They all come, of course. For their own reasons, but they come. They are all heroes, after all. Men of action and steadfast heart. And Néstor from his hospital bed prepares to unleash all the fury of literature down upon the corrupt and unsuspecting forces of the government. (Holmes and the Hound get the job of assassinating the President).
Néstor does not call on
his former comrades to come into the plan. They have had their chance,
after all, and they failed. He also does not make detailed plans for a
revolutionary government—that is part of what failed in the first place;
everyone argued about the new regime before the revolution had even
been fought, much less won. No, Néstor’s plans are more direct this
time. Cause chaos. Make the vultures pay.
Remove the yoke, and let the people rise. “You had to trust in the spontaneity of the people,” he thinks, (because if you didn’t believe in that, then what the hell could a veteran of ’68 believe in), and add to it the precision of clockwork, a few touches of humor, a dose of the absurd, and a lot of vengeance.”
It is a description that accurately describes the novel, which is told in short chapters that alternate between flashes of rising suspense and epistolary accounts after the fact. It may be a description that accurately describes how to take power. There is quite a lot of humor (the Mau Maus get lost), and quite a lot of vengeance. I confess I’ve never seen Sherlock Holmes in quite such a ruthless light. Néstor has given his side the guns, and put them in the hands of men not afraid to fire.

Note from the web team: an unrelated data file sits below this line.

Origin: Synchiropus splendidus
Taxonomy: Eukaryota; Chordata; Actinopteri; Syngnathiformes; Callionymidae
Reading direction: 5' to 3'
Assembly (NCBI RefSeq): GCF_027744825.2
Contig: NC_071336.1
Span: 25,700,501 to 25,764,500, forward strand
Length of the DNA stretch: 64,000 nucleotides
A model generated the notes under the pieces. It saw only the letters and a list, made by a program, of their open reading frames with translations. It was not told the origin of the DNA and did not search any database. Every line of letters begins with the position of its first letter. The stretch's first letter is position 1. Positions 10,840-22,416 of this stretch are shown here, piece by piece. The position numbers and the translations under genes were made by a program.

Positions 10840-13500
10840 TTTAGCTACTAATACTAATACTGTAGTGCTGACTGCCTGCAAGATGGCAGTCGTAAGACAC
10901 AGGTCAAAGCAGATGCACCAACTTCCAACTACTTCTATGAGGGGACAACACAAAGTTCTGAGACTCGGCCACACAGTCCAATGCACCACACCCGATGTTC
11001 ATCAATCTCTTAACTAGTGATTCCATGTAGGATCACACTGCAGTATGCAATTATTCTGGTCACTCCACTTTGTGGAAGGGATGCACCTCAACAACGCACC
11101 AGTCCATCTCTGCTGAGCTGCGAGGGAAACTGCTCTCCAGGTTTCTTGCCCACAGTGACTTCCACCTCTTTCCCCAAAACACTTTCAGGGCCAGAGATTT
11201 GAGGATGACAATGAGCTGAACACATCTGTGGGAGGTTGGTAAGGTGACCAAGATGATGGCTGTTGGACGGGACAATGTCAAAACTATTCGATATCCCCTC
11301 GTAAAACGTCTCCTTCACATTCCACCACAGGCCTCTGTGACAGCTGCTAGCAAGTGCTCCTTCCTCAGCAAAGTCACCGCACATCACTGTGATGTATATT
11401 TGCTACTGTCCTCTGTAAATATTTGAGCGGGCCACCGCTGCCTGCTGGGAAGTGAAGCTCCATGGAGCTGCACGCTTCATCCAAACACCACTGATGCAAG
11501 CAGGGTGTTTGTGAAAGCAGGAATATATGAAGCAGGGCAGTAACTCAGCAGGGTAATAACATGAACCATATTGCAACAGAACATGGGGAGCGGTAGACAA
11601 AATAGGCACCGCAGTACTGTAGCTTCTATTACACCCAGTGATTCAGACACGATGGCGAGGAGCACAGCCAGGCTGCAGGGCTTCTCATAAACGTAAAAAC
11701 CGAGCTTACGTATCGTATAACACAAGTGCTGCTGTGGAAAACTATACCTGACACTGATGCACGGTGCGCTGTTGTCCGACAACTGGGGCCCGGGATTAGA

Whether or not the revolution is successful is for the reader to decide. It is certainly entertaining to read, and not without its many moments of absurdity, humor, and pathos. It was begun by men who tend to succeed in what they do (the vulture on the throne of skulls doesn’t have a chance). But its success is not measured in buildings stormed or police brigades slaughtered, however satisfying that feels. Success is in whether or not revolution is the fire in which people “come to life as human beings” — and that is something each individual human being can only do for himself.
But I can’t argue with the author’s idea that literature is the best way to kindle that fire.
Books mentioned in this column:
Calling All Heroes: A Manual for Taking Power (a novel) by Paco Ignatio Taibo II, translated by Gregory Nipper (PM Press, 2010)
Nicki works for the Southern Independent Booksellers Alliance, developing marketing and outreach programs for independent bookstores. She has been a book reviewer for several magazines, her local public radio station, and local television stations. She was one of the founders of The Cape Fear Crime Festival, and currently serves as President of the Board of Trustees of the North Carolina Writers Network, and as Managing Editor of BiblioBuffet. Plus, she blogs at Will Read for Food.